Professional’s Risk Management Strategy
Every professional who delivers a service to a client is vulnerable to being sued, particularly when the client feels that they have been let down. Surprisingly, this is also true in the case of design professionals such as architects and engineers, who can be sued if they are seen to have practiced below the “standard of care” – or those prudent and reasonable actions another design professional would have done under the same circumstances – resulting in consequences detrimental to the client and to society at large. In concrete terms, this means that architects are expected to design buildings that are reasonably safe for human use and should keep their knowledge up-to-date so that they can keep practicing at the highest professional standard.
This is why architects must design and implement a risk management program in their firms so that they can achieve the best standard of care. Some of the important elements of a risk management program include risk assessment both at the planning and the implementation stage; risk allocation and documentation and record keeping. Taking out an architects insurance policy is an important part of risk management since it transfers some of the risk to an insurance carrier.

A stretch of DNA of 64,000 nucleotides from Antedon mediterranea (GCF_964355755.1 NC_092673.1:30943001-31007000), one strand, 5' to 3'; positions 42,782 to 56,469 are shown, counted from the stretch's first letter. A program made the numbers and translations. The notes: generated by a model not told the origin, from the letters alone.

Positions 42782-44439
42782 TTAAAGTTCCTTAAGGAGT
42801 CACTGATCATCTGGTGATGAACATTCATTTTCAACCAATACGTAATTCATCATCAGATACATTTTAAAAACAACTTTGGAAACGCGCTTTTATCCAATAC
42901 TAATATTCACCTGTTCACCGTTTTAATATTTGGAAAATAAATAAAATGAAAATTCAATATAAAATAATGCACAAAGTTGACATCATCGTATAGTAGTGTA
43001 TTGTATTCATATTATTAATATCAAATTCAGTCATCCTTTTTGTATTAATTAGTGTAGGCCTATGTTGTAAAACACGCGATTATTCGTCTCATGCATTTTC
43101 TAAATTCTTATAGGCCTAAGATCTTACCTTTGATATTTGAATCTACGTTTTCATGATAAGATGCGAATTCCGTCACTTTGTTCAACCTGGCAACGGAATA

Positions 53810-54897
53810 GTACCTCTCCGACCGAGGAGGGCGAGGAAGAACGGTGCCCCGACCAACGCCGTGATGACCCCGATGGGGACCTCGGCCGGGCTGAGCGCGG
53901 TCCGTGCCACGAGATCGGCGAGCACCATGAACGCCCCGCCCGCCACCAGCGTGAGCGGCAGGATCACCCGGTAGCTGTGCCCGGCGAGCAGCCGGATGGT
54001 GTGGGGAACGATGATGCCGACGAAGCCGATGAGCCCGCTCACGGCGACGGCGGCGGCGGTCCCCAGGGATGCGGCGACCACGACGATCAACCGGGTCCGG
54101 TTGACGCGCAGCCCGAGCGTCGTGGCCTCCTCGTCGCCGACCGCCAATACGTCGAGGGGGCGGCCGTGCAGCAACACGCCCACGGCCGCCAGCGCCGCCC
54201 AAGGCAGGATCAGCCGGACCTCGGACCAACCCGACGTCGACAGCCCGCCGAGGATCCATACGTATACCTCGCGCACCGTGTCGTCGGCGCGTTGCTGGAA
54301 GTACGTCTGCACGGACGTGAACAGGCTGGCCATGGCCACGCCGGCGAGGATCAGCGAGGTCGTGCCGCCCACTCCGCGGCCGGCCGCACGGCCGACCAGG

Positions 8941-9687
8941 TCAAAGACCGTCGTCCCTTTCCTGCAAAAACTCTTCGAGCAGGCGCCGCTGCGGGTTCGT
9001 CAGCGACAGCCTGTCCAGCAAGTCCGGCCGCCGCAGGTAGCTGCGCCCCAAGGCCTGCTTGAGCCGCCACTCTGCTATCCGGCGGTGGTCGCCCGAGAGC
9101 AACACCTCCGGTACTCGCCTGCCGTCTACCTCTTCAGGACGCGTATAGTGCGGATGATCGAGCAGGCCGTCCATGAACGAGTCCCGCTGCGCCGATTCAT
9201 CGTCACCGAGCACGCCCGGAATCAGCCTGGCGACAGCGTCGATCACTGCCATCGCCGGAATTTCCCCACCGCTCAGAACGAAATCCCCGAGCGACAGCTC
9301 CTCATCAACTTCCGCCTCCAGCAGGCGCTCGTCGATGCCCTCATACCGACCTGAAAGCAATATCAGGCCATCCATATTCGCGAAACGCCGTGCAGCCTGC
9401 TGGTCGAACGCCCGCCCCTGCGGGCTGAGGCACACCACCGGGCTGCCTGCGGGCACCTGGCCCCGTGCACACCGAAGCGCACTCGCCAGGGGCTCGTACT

Architects insurance is a specialized type of professional liability (also known as errors and omissions) insurance. Professional liability coverage protects you and your firm in case a client or third party sues you for damages resulting from errors accidentally committed while working on a project, as well as omissions and acts of negligence. The policy covers both the cost of defending the suit in court as well as any damages awarded, up to the coverage limits and is generally renewable on an annual basis. Taking out general liability insurance ensures that your business will continue running even if you are sued and you will not suffer from catastrophic financial losses. Being covered also makes it more likely that you will be hired for jobs as it indicates that you are financially responsible and you have the financial resources to reimburse the client if they incur any losses from the project. As part of your contract with your client, you may be required not only to maintain coverage during the duration of the project, but for several years afterwards in case problems with the project should arise.
Timothy Esler’s original articles are published in The Zweig Letter.